The holidays can be a joyous and stressful time of year. There are so many activities and parties to attend oftentimes around a lot of food. Here are a few tips to navigate this holiday season.
- Eat normally: It can be overwhelming to make food decisions around the holidays. I always recommend my clients to eat as normally as possible throughout the holiday season. Depriving yourself will always backfire. This means, aim to eat consistently throughout the day, avoid going long periods of time without eating and eat real, whole foods as much as possible. On the holiday itself, pretend it’s just like any other day. Start your morning with a normal satisfying breakfast and include snacks or meals throughout the day rather than waiting to eat until you are starving. The goal here is to go into theholiday meal at a normal level of hunger. When we wait to eat until we’re too hungry wetend to overeat until the point of discomfort. Instead, approach your holiday meal just like any other meal. Listen and honor your fullness cues. Sure, you might eat a little bit pastyour normal feeling of fullness, but it’s not an excuse to eat until you’re uncomfortablyfull.
- Don’t deprive yourself: Allow yourself to have treats in moderation and be picky. Don’tfill up your plate with items if you don’t really like them. Savor and enjoy what you’reeating, really taste it as we likely will only have these things a few times a year.
- Bring awareness to your eating patterns: It can be tempting to mindlessly eat candiesbut pause and think about how you’ll feel afterwards. Will this food nourish you and howwill you feel later? One or two cookies will feel a whole lot different than eating three or more. Bring awareness to your eating patterns and how you feel afterwards.
- Practice stress management: Too much stress can be harmful not to mention we oftentimes eat to cope with stress or other emotions. This may be even more prevalent around the holidays. Incorporate activities that will help lower stress and take care of yourself such as going for a walk, taking a yoga class, getting consistent sleep, reading, drawing, or doing another fun activity.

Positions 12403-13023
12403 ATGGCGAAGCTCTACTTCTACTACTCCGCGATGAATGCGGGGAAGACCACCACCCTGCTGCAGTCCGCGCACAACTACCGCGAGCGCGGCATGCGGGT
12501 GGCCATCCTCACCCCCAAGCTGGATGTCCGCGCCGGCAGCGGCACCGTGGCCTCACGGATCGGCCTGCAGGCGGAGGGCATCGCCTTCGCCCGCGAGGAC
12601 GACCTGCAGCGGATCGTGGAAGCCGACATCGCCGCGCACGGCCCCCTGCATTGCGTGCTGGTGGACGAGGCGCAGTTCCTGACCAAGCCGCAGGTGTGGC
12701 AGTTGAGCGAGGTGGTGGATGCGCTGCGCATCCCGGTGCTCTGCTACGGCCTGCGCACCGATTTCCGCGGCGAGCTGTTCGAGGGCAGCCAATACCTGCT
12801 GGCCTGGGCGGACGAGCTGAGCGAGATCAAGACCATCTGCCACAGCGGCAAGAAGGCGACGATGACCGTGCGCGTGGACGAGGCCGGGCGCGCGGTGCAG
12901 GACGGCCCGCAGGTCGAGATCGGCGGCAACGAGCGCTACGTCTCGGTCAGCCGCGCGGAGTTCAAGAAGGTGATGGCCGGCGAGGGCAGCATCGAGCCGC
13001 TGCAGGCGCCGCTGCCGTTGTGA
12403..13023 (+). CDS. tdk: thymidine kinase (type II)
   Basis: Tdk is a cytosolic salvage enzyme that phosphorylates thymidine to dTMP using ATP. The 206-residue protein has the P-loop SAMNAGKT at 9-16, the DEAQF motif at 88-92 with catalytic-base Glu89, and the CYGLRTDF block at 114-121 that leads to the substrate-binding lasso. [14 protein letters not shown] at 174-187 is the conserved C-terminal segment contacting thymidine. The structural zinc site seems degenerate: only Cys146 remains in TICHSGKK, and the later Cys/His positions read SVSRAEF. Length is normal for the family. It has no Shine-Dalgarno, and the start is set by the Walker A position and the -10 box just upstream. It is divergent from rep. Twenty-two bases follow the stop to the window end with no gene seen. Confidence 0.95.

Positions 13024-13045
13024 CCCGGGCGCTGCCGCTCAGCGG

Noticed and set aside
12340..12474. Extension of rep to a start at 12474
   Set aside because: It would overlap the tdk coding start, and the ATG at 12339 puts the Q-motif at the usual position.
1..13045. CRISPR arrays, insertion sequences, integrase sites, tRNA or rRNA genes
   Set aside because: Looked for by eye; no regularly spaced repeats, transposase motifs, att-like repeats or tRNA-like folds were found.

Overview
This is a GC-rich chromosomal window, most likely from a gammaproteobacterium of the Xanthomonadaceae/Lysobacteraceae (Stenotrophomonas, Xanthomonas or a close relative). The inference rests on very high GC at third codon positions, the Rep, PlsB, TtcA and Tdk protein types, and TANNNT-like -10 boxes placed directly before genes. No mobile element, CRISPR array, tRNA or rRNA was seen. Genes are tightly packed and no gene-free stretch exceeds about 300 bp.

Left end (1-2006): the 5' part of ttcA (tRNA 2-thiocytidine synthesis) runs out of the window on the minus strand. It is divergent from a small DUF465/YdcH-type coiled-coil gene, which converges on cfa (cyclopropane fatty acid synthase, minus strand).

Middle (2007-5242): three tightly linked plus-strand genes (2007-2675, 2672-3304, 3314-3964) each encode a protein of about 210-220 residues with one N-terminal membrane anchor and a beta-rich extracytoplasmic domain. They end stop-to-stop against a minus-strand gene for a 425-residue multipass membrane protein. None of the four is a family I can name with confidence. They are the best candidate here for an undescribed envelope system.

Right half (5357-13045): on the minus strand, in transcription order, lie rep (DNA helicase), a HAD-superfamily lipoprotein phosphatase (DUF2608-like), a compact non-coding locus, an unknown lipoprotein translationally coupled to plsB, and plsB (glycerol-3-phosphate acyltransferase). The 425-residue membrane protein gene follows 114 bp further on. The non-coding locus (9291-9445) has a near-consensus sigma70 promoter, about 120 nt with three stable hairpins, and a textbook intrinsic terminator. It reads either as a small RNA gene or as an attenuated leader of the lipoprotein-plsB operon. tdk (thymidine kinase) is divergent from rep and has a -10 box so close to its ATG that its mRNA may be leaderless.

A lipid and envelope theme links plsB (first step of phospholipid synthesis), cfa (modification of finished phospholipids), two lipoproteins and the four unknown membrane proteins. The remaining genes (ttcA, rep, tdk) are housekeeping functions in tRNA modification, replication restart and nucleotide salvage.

- Practice self-compassion: Avoid berating yourself over food choices. Instead, bring curiosity to your eating experience and ask yourself what was going on during that time or what were you eating in response to? Is there anything that you can do differently next time? Then let it go and move on.
- Practice gratitude and focus on the bigger meaning of the holidays. Enjoy time with loved ones.
Here are a few recipe ideas to bring to your holiday meals that are quick, contain real food ingredients and are delicious, enjoy!
- Brussels Sprout Slaw with Dried Cranberries & Pepitas.
Make this even easier by mixing a bag of shaved brussels sprout from Trader Joe’s andthrowing in dried cranberries, pumpkin seeds and any other toppings you desire!
- Slow Cooker Mashed Potatoes: It doesn’t get any easier than making mashed potatoes in your slow cooker. Bonus! They stay warm until serving time 😊
- Roasted Sweet Potatoes with Pecans and Spiced Maple Sauce. Make this side instead of a sweet potato casserole.
- Perfect Classic Stuffing (not in a box)! Make this classic stuffing with real ingredients in the same amount of time!
- Roasted Brussels sprouts, Cinnamon Butternut Squash, Pecans and Cranberries: Make this as a lovely side dish or roasted just the brussels sprouts
If you’d like assistance on your journey to well-being or feel that you would like to improve your relationship with food feel free to contact Erin at firstname.lastname@example.org.
For more information on services go to: https://recreation.ucsd.edu/wellness-services/nutrition/